In December 2020, New York State schools suspended for 18 months the use of facial recognition technology, to study any possible harmful effects on children’s privacy.
The deadline set in 2020 was “at least until July” 2022. But it seems some school districts have just been itching to deploy the tech as soon as possible.
Two of them – the Locust Valley and Thousand Islands districts – have already done it, the New York Civil Liberties Union (NYCLU) has revealed. The camera system that will conduct surveillance of students has biometric tools (face detection and face biometrics-based search. The Locust Valley will have them in all elementary schools and administrative premises.
And the company awarded the contracts – worth $330,000 and $752,523, respectively – is Verkada. The money is coming from the New York State Education Department (NYSED), via the Smart Schools Bond Act.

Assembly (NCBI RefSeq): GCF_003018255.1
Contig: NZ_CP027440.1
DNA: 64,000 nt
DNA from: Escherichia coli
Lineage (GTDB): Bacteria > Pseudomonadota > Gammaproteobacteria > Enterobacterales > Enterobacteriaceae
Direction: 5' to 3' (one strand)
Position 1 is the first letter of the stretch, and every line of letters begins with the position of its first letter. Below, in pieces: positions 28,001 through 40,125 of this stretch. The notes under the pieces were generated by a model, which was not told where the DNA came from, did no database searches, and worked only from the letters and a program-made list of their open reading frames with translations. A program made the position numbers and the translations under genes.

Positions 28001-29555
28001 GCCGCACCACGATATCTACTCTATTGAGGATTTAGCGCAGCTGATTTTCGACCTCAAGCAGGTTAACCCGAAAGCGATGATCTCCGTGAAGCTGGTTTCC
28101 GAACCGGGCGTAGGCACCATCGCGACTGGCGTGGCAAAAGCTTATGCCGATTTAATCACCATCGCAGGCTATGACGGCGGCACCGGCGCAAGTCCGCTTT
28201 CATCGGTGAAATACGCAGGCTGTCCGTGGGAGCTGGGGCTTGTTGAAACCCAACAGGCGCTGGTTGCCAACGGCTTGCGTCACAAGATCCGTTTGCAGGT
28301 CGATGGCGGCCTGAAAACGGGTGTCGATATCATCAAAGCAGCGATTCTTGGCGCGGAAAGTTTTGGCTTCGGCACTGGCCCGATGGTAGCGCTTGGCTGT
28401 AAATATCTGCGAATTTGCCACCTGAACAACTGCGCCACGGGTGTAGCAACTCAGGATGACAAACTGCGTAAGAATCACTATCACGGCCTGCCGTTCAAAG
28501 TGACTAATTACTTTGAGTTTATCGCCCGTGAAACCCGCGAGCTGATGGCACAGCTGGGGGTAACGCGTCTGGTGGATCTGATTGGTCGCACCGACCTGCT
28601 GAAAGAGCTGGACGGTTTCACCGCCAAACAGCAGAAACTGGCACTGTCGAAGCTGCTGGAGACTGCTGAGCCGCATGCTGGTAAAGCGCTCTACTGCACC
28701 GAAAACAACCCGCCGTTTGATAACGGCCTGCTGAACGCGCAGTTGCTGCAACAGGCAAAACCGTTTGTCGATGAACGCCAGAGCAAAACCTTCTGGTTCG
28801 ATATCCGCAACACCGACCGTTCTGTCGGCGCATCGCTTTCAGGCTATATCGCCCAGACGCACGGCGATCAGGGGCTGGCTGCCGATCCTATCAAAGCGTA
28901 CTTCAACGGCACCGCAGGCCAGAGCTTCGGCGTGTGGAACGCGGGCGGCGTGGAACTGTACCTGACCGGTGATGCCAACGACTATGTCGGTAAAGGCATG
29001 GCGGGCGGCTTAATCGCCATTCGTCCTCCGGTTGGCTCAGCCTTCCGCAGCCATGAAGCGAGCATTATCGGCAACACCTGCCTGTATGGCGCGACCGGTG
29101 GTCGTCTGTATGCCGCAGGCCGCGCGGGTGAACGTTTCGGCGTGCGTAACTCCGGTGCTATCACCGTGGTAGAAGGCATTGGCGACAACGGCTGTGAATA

However – judging by news reports, such as one published by Bloomberg in the spring of 2021 – Verkada should perhaps be at the bottom of the list of contractors considered by anyone, let alone chosen to have anything to do with schools.
While a particular brand of legislators in the US – and elsewhere – likes to slap the “think of the children” cliche on their freedom-restricting legislative efforts as a sneaky way to silence unwanted speech on the internet – when it comes to thinking of the children, they don’t seem to be very interested.
It seems this is just another startup that’s grown too big too fast, enabled by a mass surveillance-oriented policy that will solicit help from wherever it can find it.
Meanwhile, parents in New York will have to consider if this is the best company to handle their children’s sensitive biometric data. Not those in Texas and Illinois, though – face biometrics search is not allowed in those states.
But Verkada has already been contracted by schools in North Carolina.